‘Brooklyn Eats’ bites the dust

The kitchen is closed for Brooklyn Eats.

The annual festival of the borough’s best bites, which has showcased scores of restaurateurs for a decade, won’t be staged this fall.

Organizers say it will return next spring — but in a leaner form.

“Brooklyn Eats is being reformatted,” said Maggie Beaute-Lucien, the director of special events for the Brooklyn Chamber of Commerce. “We’re going to do Brooklyn Eats, but it won’t be the same. It will be smaller and more segmented.”

By that, Beaute-Lucien means it will no longer be centralized under one fancy roof on one blowout night.

The festival normally takes place in October, but won’t happen until next spring at the earliest, Beaute-Lucien said.

Brooklyn Eats began in 1997 as a promotional event by the publishers of “Brooklyn Eats — The Guide to Brooklyn Restaurants.” It drew 200 eaters eager to see what local restaurateurs had to offer.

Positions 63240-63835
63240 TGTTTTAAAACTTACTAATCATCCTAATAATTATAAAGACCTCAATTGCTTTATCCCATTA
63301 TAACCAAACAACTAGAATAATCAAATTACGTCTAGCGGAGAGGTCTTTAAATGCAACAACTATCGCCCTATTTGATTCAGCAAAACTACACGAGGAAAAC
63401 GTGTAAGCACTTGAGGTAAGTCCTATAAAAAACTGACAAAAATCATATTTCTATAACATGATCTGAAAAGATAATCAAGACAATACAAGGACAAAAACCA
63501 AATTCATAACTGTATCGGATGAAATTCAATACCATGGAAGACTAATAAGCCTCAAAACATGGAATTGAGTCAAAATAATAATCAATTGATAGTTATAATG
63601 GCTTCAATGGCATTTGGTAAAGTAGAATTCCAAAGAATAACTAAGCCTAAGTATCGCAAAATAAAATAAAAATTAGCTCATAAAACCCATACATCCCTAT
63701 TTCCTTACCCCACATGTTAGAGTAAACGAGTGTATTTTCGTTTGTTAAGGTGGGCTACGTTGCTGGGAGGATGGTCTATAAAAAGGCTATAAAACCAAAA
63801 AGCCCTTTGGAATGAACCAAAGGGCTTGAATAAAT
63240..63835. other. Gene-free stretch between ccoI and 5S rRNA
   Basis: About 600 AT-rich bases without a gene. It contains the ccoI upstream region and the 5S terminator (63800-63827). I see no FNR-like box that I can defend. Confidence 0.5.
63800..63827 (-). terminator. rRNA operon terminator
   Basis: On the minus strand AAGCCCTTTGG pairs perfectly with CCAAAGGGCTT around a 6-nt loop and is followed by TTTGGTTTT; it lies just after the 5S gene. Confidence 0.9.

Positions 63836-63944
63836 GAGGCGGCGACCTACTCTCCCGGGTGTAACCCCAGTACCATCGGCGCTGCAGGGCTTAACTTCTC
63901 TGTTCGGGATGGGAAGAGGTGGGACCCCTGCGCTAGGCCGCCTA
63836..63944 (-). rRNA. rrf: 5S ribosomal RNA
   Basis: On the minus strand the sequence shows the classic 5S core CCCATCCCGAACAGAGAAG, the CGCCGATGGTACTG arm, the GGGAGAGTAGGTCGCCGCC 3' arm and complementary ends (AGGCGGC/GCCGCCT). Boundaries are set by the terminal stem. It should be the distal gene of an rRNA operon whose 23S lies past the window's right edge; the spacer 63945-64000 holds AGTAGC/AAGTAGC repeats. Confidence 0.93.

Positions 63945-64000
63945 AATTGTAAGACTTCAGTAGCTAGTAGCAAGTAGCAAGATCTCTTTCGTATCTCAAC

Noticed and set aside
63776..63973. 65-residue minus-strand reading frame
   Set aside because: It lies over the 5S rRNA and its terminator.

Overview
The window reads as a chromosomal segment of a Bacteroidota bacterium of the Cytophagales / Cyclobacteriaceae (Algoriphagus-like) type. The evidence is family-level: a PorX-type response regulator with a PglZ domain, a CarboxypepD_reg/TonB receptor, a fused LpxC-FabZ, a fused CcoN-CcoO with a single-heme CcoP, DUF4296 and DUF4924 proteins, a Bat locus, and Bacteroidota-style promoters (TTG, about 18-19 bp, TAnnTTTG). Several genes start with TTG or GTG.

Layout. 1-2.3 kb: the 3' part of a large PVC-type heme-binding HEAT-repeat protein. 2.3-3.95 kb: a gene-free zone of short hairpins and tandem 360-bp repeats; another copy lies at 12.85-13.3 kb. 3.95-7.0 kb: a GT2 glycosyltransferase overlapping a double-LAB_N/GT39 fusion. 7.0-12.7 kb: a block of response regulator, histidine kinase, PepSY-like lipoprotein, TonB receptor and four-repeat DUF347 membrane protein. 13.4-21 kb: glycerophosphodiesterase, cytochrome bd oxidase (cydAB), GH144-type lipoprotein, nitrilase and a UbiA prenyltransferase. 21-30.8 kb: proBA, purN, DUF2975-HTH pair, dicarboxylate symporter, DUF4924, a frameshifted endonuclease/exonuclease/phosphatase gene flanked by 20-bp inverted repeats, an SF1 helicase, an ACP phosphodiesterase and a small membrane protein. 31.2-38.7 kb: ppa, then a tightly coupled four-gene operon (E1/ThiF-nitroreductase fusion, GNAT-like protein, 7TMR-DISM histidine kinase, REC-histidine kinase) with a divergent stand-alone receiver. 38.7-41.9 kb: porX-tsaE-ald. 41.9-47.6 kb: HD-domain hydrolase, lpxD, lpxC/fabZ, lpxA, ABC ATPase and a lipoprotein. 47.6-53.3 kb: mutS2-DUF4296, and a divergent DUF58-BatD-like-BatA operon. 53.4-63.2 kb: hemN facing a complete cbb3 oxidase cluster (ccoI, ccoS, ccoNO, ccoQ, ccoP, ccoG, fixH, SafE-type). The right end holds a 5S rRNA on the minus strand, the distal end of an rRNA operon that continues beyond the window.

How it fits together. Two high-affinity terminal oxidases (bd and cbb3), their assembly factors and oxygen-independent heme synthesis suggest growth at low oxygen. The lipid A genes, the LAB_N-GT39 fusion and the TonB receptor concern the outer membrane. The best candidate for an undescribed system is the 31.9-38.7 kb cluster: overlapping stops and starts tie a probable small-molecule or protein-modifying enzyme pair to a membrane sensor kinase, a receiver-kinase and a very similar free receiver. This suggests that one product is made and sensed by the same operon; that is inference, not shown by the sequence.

But by the next year, the event was being held at the just-opened Brooklyn Marriott and drew 30 restaurants. By 2005, that number had doubled.

Over the festival’s life, it went beyond featuring just restaurants and welcomed local manufacturers, food authors and cocktail purveyors.

Restaurants that have participated in the past were surprised to hear that the pots were cold at Brooklyn Eats this year.

“Nobody has contacted me about this,” said Joseph Chirico, the president of the Brooklyn Restaurant Association and owner of Marco Polo on Court Street in Carroll Gardens.

Chirico said Brooklyn Eats has been a great way to meet new customers and other restaurateurs, and he is surprised that they’re retooling the event.

“They’ve done an excellent job all of these years,” he said

Meanwhile, Brooklynites wait to see what kind of changes will be served.

“We’ll make our plans public very soon,” said Leticia Theodore-Greene, a spokeswoman for the Chamber. “I think everyone will be very happy with it.”

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